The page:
16 December 2020

Shareholder ESG resolutions

This article was written by Joseph Muraca, Grace Lewis and Nelson Phan

Since our last update in September, 10 additional ASX200 entities have faced requisitioned resolutions on environmental, social and governance (ESG) issues at their AGMs. In general, while the number of entities that have been requisitioned has increased, the level of shareholder support has decreased.

Overview of ESG Resolution trends

With the exception of the resolution received by CBA, the requisitioned ESG resolutions have continued to follow the standard formula of:

  • an initial constitutional amendment to allow the advisory resolution to proceed; and
  • a subsequent advisory resolution (conditional on the initial constitutional amendment being passed).

Keeping with the trend set by the resolutions requisitioned earlier in the year, climate change has continued to be a dominant theme, with 7 of the 12 advisory resolutions directed at climate change issues. Other themes included cultural and world heritage protection, and COVID-19 recovery.

Review of Results

None of the requisitioned resolutions during the October/November AGM cycle have passed. The average support vote for constitutional amendments so far this year has been 5.05%. This is compared with the average of 15.50% shareholder support for contingent resolutions.

Notably, support for ESG resolutions in the October/November AGM cycle was significantly lower to that seen earlier in the year. 5 of the contingent resolutions considered at the start of the year received a proxy support vote of more than 30%. In comparison, all 10 of the contingent resolutions considered recently received less than 30% shareholder support. 4 advisory resolutions received proxy support of more than 20%, as shown in the table below. Interestingly, 2 of these resolutions were directed at lobbying relating to COVID-19 recovery, while the other 2 were requisitioned at banks and related to transition planning disclosure.

ASX200 entity

Subject matter of advisory resolution

Lead filer

Proxy support

BHP Group Ltd

(AGM: 14/08/2020)

Lobbying relating to COVID-19 recovery

Australasian Centre for Corporate Responsibility (ACCR)

22.40%

Origin Energy Ltd

(AGM: 20/10/2020)

Lobbying relating to COVID-19 recovery

ACCR

25.25%

ANZ Banking Group Ltd

(AGM: 16/12/2020)

Transition planning to reduce exposure to fossil fuel assets disclosure

Market Forces

28.74%

National Australia Bank

(AGM: 18/12/2020)

Transition planning to reduce exposure to fossil fuel assets disclosure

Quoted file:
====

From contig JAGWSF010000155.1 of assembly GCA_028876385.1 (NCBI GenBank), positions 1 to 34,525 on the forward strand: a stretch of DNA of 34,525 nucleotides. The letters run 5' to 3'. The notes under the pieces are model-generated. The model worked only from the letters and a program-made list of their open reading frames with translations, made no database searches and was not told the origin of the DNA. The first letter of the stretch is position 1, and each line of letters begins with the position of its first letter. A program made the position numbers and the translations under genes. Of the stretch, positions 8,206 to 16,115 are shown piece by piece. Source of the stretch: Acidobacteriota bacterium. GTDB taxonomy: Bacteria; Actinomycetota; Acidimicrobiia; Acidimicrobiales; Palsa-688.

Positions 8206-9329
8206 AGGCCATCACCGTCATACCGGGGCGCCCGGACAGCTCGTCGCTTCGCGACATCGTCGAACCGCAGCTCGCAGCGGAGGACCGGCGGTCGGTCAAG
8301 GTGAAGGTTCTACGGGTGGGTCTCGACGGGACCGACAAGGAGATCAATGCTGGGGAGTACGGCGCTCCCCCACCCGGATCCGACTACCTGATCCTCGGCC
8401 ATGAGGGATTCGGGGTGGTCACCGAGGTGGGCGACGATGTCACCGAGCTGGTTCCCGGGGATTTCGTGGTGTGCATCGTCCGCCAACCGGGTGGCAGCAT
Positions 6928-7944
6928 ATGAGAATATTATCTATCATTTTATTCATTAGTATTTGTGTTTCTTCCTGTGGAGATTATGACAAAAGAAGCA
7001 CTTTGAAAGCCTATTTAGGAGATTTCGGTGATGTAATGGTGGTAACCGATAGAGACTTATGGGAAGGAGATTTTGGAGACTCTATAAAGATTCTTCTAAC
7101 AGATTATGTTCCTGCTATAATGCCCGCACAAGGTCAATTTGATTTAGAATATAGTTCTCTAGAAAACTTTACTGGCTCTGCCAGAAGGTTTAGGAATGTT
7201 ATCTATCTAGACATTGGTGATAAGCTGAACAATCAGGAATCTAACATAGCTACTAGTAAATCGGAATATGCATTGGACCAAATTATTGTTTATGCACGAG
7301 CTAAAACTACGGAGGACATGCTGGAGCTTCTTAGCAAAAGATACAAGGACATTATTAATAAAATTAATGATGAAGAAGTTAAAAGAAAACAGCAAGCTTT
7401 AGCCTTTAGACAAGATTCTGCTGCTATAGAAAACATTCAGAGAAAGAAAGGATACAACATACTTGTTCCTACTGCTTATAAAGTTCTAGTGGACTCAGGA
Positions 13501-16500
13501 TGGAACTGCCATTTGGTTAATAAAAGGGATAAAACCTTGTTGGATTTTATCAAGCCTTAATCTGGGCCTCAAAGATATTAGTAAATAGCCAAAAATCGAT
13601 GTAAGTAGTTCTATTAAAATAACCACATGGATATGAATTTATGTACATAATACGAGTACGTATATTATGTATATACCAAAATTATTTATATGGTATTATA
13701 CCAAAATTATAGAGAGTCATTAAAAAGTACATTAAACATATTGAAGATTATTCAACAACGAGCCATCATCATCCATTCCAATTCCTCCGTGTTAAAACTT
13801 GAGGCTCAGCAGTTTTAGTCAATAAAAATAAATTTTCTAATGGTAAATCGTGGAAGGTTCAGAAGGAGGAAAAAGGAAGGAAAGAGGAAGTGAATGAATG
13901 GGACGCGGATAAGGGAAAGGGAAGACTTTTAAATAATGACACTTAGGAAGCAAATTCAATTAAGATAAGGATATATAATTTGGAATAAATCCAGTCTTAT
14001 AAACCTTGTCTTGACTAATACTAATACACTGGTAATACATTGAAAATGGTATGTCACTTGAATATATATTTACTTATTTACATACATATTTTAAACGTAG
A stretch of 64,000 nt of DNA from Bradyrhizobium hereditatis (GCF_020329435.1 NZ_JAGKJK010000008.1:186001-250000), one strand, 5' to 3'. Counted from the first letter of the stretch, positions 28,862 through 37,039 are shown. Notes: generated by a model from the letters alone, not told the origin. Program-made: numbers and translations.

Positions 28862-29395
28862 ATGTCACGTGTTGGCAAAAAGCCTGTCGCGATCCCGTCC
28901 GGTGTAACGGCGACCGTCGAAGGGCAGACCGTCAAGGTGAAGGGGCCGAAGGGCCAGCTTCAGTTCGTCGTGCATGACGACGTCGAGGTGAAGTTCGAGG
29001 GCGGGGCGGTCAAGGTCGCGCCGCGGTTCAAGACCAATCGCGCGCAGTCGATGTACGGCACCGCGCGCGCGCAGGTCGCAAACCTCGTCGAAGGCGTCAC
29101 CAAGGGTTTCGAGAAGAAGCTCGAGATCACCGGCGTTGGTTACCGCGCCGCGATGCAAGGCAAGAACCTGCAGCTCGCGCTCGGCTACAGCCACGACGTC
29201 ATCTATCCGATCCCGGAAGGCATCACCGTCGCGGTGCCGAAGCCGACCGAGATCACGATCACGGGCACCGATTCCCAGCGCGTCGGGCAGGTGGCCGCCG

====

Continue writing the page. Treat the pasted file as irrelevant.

Market Forces

26.70%

Commentary

Market Forces, a main lead filer of requisitioned resolutions, has commented that the increasing number of shareholder resolutions at AGMs has been promising. However, Market Forces has also noted that many institutional investors have been acting inconsistently and have failed to back their rhetoric of decreasing exposure to climate-related risks.

For example, Beach Energy Limited at its AGM stated that no large investor had raised issues of carbon emissions and the Paris climate goals, despite these investors raising the same concerns at Santos and Woodside’s AGMs earlier in the year.

There has also been criticism of entities using the ability to conduct virtual AGMs as a means to silence shareholder voices. In particular, Origin Energy was criticised for using its virtual AGM format to silence Native Title holders. We have not observed this approach by companies at the AGMs we have been involved with.  The lead filer of Origin Energy’s resolutions, ACCR, commented after Origin’s AGM that in its view Origin can no longer ignore investor concerns on consent of Indigenous communities and lobbying, and further due diligence was needed on these emerging issues. Similarly, Market Forces after Fortescue Metal Group’s AGM, criticised the company for ignoring shareholder questions on climate change, and failing to put shareholder questions submitted online to the board.

Conclusion

As we have predicated in earlier years, the increasing number of ESG resolutions this year demonstrates that activists are continuing to make full use of their ability to requisition shareholder resolutions. This is particularly the case as the number of requisitioned topics have broadened beyond climate change.

 

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